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Past talks, student talks, and other events of 2012

On the Impact of Backpressure Algorithms on Packet Delay
Speaker:
Jinliang Xue (TU Berlin master studentl)
Type:
Master's thesis introductory talk
Time:
10 August 2012
13:15–13:45
Place:
Sputnik (TEL 18)
Abstract:
Backpressure algorithms represent an efficient class of maximum throughput routing algorithms which also ensure network stability. The main drawback of backpressure algorithms, however, is that they can induce very large packet delays. This can be especially detrimental for routing delay sensitive data streams.

In this thesis we propose to study the impact of backpressure algorithms on packet delay for several network topologies. We identify that looping and large queueing delays in single buffers are the key factors for the large packet delays. We use these insights to extend backpressure algorithms in order to reduce the delay and also to improve fairness in multi-stream scenarios.
Asynchrony from Synchrony
Speaker:
Eli Gafni (UCLA)
Type:
Talk
Time:
26 July 2012
16:00–17:00
Place:
Sputnik (TEL 17)
Abstract:
In the past adversaries that reduce the computational power of a system as they become more powerful, were investigated in the context of asynchronous shared-memory. The adversary's power was characterized by the set of processors it can crash. Here we investigate more refined adversaries: Adversaries that purge messages in a synchronous message-passing system. In particular, we consider a synchronous message passing system over a complete network where in each round all processors send to all. The computation power is modulated by an adversary that in each round, independently of previous rounds, can delete a subset of the messages. Deleting a message on a link in one direction does not necessarily imply the removal of the message in the other direction. The weakest adversary has no power, it may delete no message, while an adversary that can remove any set of messages is the strongest. Clearly the model power to solve tasks is inverse proportional to the adversary power. In the former model all tasks are solvable, while in the latter no none-trivial task is solvable.

We characterize the set of adversaries that are weak enough allowing the model to solve all read-write wait-free solvable tasks, and at the same time strong enough to preclude solution of any task which is not read-write wait-free solvable. A remarkable side-benefit of this characterization is a simple, as simple as can be, derivation of the Herlihy Shavit condition that equates wait-free solvability with a subdivided-simplex. We show how each step in the computation inductively takes a subdivided-simplex and further subdivides it in the simplest way possible, making the characterization of read-write wait-free widely accessible.
Real-Time Video Streaming in Multi-hop Wireless Static Ad Hoc Networks
Speaker:
Guy Even (School of Electrical Engineering, Tel-Aviv University)
Type:
Talk
Time:
17 July 2012
17:00–17:30
Place:
TEL 1118/19
Abstract:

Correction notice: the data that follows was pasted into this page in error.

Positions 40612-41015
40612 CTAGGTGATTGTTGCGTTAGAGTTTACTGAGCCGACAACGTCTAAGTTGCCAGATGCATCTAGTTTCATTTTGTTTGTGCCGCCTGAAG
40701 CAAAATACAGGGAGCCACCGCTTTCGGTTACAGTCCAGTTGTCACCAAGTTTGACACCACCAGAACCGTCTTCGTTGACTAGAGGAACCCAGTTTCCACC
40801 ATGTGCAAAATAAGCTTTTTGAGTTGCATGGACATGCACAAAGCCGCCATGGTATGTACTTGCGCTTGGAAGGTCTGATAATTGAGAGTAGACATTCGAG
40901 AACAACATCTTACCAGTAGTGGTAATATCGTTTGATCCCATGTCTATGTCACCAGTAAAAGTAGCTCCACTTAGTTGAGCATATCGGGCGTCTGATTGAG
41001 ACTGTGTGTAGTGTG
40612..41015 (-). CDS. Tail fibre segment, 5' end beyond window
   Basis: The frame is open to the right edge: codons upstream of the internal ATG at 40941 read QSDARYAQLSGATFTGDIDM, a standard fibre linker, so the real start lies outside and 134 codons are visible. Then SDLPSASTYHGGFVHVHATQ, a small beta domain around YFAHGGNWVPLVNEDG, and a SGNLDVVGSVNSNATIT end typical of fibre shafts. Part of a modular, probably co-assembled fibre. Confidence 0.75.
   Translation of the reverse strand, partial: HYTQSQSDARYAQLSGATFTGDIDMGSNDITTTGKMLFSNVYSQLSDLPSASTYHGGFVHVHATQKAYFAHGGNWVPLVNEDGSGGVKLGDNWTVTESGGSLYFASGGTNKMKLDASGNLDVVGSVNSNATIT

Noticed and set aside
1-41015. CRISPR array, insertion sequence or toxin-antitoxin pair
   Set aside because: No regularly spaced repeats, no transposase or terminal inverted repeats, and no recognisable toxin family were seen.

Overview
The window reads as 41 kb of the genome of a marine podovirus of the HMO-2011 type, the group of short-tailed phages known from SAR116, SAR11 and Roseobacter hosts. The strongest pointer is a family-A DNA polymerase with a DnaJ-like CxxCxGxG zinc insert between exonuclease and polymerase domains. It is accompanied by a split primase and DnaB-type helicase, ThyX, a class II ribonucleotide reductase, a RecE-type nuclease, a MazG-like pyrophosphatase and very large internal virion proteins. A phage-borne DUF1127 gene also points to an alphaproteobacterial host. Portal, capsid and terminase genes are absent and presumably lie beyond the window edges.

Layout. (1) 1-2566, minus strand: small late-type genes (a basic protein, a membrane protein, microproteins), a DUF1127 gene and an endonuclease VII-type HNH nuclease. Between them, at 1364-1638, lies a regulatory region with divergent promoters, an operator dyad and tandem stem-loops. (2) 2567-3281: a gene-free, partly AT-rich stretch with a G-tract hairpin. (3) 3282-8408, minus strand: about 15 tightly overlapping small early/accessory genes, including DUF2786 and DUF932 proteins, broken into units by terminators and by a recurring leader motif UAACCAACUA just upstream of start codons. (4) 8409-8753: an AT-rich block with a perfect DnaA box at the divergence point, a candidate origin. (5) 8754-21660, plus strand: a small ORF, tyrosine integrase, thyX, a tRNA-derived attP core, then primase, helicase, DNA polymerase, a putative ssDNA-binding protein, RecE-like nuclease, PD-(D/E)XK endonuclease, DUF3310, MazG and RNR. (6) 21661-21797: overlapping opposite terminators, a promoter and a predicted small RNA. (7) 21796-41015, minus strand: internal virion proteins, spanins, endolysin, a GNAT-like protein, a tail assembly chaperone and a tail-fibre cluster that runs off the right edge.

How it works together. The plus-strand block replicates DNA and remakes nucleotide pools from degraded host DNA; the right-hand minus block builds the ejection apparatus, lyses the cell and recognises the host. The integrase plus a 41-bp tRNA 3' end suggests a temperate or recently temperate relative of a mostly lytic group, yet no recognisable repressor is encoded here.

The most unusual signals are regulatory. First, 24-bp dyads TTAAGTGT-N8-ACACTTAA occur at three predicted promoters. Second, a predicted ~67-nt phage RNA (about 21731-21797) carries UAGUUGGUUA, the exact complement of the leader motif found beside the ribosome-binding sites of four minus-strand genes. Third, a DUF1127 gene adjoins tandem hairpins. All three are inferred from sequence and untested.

We deal with the problem of streaming multiple video streams between pairs of nodes in a multi-hop wireless ad hoc network. The nodes are positioned on a plane, know their locations, and are synchronized (via GPS). We consider a 802.11g WiFi network in which NICs can hop between non-overlapping frequency channels in a synchronous fashion. We design a centralized algorithm that computes a frequency assignment and a schedule whose goal is to maximize the minimum throughput over all the video streams. In addition, we developed a localized flow-control mechanism to stabilize the queue lengths.

We simulated traffic scheduled by the algorithm using OMNET++/MixiM (i.e., physical SINR interference model with 802.11g) to test whether the computed throughput is achieved.

Joint work with Yaniv Fais, Moti Medina, Moni Shahar, and Alexander Zadorojniy.
Bio:
Guy Even joined the Faculty of Engineering in Tel-Aviv University in 1997. He works on algorithms in general, including: decoding error correcting codes, online algorithms, approximation algorithms, scheduling, frequency assignment in wireless networks, routing, and algorithms for finding optimal policies in MDPs. He also worked on theory of VLSI and computer arithmetic.
Hitting Sets Online and Unique-Max Coloring
Speaker:
Guy Even (School of Electrical Engineering, Tel-Aviv University)
Type:
Talk
Time:
16 July 2012
15:00–15:30
Place:
TEL 1118/!9
Abstract:
We consider the problem of hitting sets online. The range-space (consisting of points and ranges) is known in advance, and the ranges to be stabbed are input one-by-one in an online fashion. The online algorithm must stab each range upon arrival. An online algorithm may add points to the hitting set but may not remove already chosen points. The goal is to use the smallest number of points. Alon et al. presented in 2009 an online algorithms for general range spaces, the competitive ratio of which is O(log n ⋅ log m), where n and m denote the number of points and the number of ranges, respectively.

We consider hypergraphs in which the union of two intersecting ranges is also a range. Our main result for such hypergraphs is as follows. The competitive ratio of the online hitting set problem is at least the unique-max coloring number and at most this number plus one. The proof of this result is via reductions from a unique-max coloring to an online algorithm, and vice-versa.

We also present improved competitive ratios for certain range spaces induced by connected induced subgraphs, half-planes, and unit discs.